Outdoor Play Builds Confidence

I have found it tough returning to Singapore, since spending the Christmas break home in my native Australia.  Mainly because of the impact our time away was having on my 5-year old daughter.  

Over the holiday period, we watched her self-confidence unfold as she spent more time in the natural environment with unstructured outdoor play. 

Don’t get me wrong, outdoor unstructured play exists in Singapore, but it can be more challenging to implement due to factors such as heat, humidity and access to green spaces. But it is becoming increasingly critical that we overcome these barriers and find solutions to the problem, for the sake of our kids, especially our daughters.

I am sure all of us are aware and have experienced the positive benefits of the natural environment.  For me, being out in nature, running a mountain trail, camping under the stars, or swimming in the ocean is soul food.  It makes me feel energised, positive, and motivated, and I am certain it has the same impact on children.  Well, if the research is anything to go by, it does. The numerous amount of studies done totally favour unstructured outdoor play in the natural environment.  However, the surprising fact is that unstructured outdoor play is very much on the decline, and the result of this decline is negatively impacting our children.  

A recent study, conducted in Norway, shows an increase in childhood obesity, an increase in screen time (up to 3 hours per day for many) and a decline in motor skills amongst children. Not to mention an increasing need for physical therapy classes, to develop core strength and posture, all due to a lack of physical activity, much of which can be undertaken for free, outdoors. 

The same research also states that 40% of children aged between 3 and 7 expressed a wish for more time for physical activity.  However, these same children also complained about the lack of suitable areas for free time activities such as climbing, building dens and “mucking” around.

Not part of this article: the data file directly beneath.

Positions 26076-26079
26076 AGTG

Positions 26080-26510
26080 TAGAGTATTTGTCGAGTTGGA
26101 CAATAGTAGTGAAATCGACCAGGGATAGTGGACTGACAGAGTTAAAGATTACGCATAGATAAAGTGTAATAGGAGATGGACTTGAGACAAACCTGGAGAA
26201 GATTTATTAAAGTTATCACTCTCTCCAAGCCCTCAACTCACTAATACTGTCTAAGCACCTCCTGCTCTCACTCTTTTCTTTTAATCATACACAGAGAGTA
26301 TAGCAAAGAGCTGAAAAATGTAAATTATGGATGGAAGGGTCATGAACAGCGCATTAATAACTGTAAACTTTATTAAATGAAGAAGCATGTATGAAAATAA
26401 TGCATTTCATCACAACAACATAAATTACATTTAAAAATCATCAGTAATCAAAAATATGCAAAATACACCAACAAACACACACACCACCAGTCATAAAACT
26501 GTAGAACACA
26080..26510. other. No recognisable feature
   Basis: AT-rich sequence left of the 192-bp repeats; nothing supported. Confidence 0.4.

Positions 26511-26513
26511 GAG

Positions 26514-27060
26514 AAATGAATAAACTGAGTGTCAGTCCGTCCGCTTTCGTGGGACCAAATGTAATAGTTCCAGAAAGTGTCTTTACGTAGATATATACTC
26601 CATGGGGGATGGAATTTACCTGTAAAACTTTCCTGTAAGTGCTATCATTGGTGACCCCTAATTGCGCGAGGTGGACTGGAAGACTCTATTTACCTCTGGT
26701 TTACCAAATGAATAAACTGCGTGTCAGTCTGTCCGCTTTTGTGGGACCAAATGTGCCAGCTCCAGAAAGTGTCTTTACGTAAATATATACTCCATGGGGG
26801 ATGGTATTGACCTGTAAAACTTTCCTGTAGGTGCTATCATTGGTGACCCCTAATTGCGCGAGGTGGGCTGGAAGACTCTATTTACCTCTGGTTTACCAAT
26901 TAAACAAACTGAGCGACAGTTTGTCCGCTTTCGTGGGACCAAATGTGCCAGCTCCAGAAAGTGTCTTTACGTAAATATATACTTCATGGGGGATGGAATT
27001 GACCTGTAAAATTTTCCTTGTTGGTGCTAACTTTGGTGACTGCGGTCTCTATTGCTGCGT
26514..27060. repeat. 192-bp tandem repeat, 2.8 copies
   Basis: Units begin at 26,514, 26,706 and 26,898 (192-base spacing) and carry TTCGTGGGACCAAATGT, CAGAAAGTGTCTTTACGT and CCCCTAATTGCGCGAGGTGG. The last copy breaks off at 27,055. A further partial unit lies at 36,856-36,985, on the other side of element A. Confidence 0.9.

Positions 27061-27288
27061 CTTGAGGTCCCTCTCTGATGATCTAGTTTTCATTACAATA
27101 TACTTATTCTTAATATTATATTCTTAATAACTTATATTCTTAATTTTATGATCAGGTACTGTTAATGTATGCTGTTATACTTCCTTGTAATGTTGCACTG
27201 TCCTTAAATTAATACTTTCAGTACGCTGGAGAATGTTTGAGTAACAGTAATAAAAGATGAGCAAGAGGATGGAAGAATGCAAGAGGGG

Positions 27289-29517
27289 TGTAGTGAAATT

Natural environments represent dynamic and rough playscapes that challenge motor activity in children. Topography, like slopes and rocks, afford natural obstacles that children have to cope with, vegetation provides shelters and trees for climbing and open grass areas are ideal for running and tumbling. 

I certainly noticed the positive impact as I watched my daughter climb trees, discover dens, scamper over rocky ledges and just run around.  She thrived by just playing, no classes, no lessons, no teachers, just play.  

So, as a mother, passionate about building girls self-esteem and confidence through physical activities it has been hard leaving Australian shores.  The beaches, parks and backyards that come with Australian territory are incredible resources for building self-esteem, creativity and confidence.  

Our mornings spent at the beach playing in rock pools or on the farm finding animal hideouts in paddocks will be replaced with perfect swimming pools and structured extra-curricular activities. But it has made me even more determined to create a more free play environment for my daughter in Singapore and to try and implement three easy solutions

  1. Make an increased effort to get to outdoor areas such as the Botanic Gardens and East Coast Park for just running and mucking around.
  2. Choose parks with trees and rocks and slopes, rather than a constructed playground.  
  3. Encourage outdoor play whenever possible, be it, jumping in puddles on the concrete driveway or walking to the library instead of taking the car
Chloe Chick